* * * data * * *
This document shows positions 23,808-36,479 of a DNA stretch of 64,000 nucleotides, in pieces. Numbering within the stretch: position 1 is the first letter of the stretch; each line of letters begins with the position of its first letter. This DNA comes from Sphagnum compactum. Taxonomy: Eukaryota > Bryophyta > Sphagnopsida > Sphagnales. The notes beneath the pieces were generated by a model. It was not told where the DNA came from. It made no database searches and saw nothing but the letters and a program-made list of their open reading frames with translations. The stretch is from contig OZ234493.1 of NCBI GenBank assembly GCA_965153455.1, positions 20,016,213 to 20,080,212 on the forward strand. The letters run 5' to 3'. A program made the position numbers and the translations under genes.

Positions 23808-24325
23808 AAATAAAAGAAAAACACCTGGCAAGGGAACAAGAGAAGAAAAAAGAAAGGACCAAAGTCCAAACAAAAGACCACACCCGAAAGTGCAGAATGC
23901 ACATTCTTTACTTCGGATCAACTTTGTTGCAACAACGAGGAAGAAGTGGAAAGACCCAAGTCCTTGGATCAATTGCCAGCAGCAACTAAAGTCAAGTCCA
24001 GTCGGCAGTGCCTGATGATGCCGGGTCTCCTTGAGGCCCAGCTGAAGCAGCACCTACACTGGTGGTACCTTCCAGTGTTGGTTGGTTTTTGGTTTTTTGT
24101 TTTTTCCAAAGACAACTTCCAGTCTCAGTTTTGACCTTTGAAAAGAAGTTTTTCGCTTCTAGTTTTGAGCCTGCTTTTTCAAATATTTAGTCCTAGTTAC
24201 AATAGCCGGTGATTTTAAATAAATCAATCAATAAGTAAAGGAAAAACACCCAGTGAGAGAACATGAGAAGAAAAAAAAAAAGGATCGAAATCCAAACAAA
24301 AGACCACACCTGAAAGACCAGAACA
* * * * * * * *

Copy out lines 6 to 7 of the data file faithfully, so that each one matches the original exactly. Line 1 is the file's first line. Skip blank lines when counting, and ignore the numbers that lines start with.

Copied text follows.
24101 TTTTTCCAAAGACAACTTCCAGTCTCAGTTTTGACCTTTGAAAAGAAGTTTTTCGCTTCTAGTTTTGAGCCTGCTTTTTCAAATATTTAGTCCTAGTTAC
24201 AATAGCCGGTGATTTTAAATAAATCAATCAATAAGTAAAGGAAAAACACCCAGTGAGAGAACATGAGAAGAAAAAAAAAAAGGATCGAAATCCAAACAAA